Make your sports blog more personal

This shouldn’t even be an issue. As far as topics to cover on a blog, sports are as personal and emotional as they come. Anyone who’s sat down to write immediately following one of those losses that not only sucks all sense of joy or optimism from your body, but prevents you from watching SportsCenter for a week knows what I’m talking about. Still, you’ll see it, a sports blog spitting out quotes, some bland analysis and possibly even remaining anonymous. Definitely not a good approach.

Darren Rowse of ProBlogger had a couple posts (somewhat) recently on the prospect of making one’s blog more personal. He listed a few things he does on his own blog to assure readers that, yes, there’s actually a person behind this thing.

  • I use my real name

The days of anonymous sports blogs should be long gone. There’s no need for it now. If you’re looking to use your blog as a step towards anything in the future, it’s essential that you put your name on it. It builds credibility and trust. If you write under a pseudonym, no one has any more reason to trust in what you have to say than a commenter. You just happen to write the blog. You’re not just the blogger, you’re the author. Put your name out there and lend a sense of both credibility and accountability to your writing.

  • I share images of myself from time to time in posts and on key pages

This isn’t as essential on sports blogs, where the subject matter is the most important, and not necessarily the author. However, this doesn’t mean you shouldn’t include it on an ‘About’ page. Sure, no one cares whether you look good or not, readers just want to see who you are.

  • I share videos where people can see my face and hear my voice

Remember the first time you heard Bill Simmons’ voice? Bizzare, right? Hearing someone’s voice for the first time after reading their content forever can be a little startling but it’s a big step. The next time you read their content you get a completely new perspective and feel like there’s much more of a connection. I’ve been following NBA blogger J.E. Skeets on Twitter for months and reading his writing just about as long but just listened to his ‘The Basketball Jones’ podcast for the first time today. That makes a recent tweet on an NBA blog with recipes for key games a little funnier.

The point is, if you’ve been considering adding audio or video content to your blog, do it.

Alright, there’s a few that are a bit repetitive. Combined here:

  • I include details of what’s happening in my life and family (usually in passing and by way of illustrating something)
  • I tell stories about my experiences as they relate to my topic
  • I use personal examples where I can to illustrate what I’m saying

This can be a blurry. Coming to OKC Thunder blog and seeing a post on the blog’s author picking out a new puppy would be a bit off-putting. But if it was a hideous bulldog that somehow looked like Clay Bennett? May have something there.

It’s all about discretion. In most cases, you should only use a personal experience as a highlight to a post, not the foundation of the post. For example, Notre Dame and NBC recently released an iPhone application allowing Fighting Irish fans to watch football games anywhere AT&T’s shoddy network allowed. If I had a Notre Dame blog I could write a basic review of the app, only going over the video quality and the amount of buffering I experienced. Or I could take a different approach. I was using the application to watch Notre Dame/Boston College while attending the Washington/Oregon game at Husky Stadium. It worked perfect at halftime, better than expected but during other parts of the game, not as well. It’s adding something as simple as that, which is probably more natural than a basic shallow review. Of course, telling a story should always add to was originally intended with the post, not take something away.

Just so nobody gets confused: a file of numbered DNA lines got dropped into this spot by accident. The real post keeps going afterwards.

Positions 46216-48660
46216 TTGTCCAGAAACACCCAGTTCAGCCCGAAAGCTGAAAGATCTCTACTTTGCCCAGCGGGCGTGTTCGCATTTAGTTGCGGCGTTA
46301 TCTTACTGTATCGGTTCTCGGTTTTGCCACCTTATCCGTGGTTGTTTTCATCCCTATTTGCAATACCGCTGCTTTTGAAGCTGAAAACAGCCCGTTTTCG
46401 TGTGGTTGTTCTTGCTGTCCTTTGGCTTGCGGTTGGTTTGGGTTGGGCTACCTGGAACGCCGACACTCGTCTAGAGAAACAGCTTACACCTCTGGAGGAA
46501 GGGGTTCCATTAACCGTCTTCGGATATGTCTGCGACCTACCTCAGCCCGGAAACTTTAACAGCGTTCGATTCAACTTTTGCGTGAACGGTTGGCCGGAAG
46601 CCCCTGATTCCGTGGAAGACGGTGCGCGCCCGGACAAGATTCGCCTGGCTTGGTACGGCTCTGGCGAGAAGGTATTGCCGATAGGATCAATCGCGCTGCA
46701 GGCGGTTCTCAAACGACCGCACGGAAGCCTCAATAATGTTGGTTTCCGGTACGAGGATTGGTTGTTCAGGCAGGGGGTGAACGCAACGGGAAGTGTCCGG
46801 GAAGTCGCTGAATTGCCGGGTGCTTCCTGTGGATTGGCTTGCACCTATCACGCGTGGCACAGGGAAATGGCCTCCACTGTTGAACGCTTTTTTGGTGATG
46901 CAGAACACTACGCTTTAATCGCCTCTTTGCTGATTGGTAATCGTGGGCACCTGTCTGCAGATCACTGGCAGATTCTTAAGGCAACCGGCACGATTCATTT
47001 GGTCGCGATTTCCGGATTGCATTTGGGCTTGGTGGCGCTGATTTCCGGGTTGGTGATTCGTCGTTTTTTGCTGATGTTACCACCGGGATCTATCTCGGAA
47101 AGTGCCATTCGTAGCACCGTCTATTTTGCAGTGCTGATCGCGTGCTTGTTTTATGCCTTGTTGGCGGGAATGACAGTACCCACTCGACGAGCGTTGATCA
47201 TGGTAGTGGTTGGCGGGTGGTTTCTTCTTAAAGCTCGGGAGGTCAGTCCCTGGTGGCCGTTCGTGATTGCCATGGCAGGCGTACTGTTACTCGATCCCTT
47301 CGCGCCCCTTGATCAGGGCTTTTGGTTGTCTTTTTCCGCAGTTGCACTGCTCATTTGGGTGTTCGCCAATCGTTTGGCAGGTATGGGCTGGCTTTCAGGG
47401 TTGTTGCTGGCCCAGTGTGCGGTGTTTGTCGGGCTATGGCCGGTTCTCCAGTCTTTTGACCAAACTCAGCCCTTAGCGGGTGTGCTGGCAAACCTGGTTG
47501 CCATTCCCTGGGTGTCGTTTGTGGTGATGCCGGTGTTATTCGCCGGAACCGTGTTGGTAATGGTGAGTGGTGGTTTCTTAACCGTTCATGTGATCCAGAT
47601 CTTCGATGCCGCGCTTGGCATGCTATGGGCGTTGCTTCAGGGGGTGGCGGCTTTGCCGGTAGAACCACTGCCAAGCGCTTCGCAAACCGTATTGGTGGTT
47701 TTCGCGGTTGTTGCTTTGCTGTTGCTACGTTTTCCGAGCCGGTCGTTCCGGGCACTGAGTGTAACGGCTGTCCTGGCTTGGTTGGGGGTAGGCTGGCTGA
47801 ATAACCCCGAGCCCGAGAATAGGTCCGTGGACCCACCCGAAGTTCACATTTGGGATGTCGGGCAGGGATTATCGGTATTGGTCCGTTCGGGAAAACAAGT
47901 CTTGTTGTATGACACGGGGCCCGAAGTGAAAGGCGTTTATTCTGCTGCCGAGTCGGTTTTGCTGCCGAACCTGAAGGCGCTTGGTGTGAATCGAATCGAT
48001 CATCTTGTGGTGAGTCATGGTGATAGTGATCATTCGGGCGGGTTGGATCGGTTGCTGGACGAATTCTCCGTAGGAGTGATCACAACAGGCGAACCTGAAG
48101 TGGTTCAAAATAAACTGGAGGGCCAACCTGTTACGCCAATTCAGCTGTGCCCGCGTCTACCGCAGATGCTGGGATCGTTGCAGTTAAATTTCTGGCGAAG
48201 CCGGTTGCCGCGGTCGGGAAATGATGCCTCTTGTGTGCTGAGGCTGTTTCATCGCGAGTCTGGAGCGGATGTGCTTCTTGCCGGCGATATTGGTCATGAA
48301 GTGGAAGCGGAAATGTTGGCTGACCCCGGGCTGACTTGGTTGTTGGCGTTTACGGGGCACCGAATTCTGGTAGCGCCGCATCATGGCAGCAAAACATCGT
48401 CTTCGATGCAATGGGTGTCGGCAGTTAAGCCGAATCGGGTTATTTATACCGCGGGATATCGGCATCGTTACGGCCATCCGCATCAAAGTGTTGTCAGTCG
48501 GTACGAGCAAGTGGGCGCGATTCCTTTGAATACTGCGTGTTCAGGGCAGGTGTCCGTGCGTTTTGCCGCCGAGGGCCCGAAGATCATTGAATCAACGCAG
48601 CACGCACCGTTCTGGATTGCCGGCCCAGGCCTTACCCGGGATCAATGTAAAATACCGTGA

• I try to use personal language (I blog in the first person most of the time)
  • I write in a style that is similar to the way I would speak to a person face to face

This shouldn’t be that difficult, it’s more of a choice than something one would actually need to try at. At all times, one should be professional and write well. If you have an ‘LOL’ in one of your posts, and it’s not a joke, you could probably just shut the whole site down. Write professionally but conversationally. There’s no sense in trying to sound stuffy just to present the illusion of intelligence or writing unprofessionally because you think it’s funny.

When you hit a total block and absolutely cannot figure out how to word a sentence or describe a situation, just stop for a second and think about how you’d phrase it to a buddy after a beer or two (not four or five).

  • I’ve done live streaming question and answer sessions via video

This may not be realistic for every sports blog, whether it’s finding time, equipment or people to watch, but the key isn’t necessarily streaming video interviews, it’s interacting. Respond when you get a comment, reply to all the emails, get out there on Twitter. The last, when used effectively, can be the most important. As with a lot of this, there’s a need for balance on Twitter. Don’t be a robot, only sharing links to your own blog posts and a few other stories; let people know things like what game you’re watching, discuss it, share pictures if you’re there, etc. Of course, if you go so far as to updating people every five minutes with minor items like whether your office feels warm or cold today, you’ll defeat the purpose because no one is going to be following you when you do have something insightful to say.

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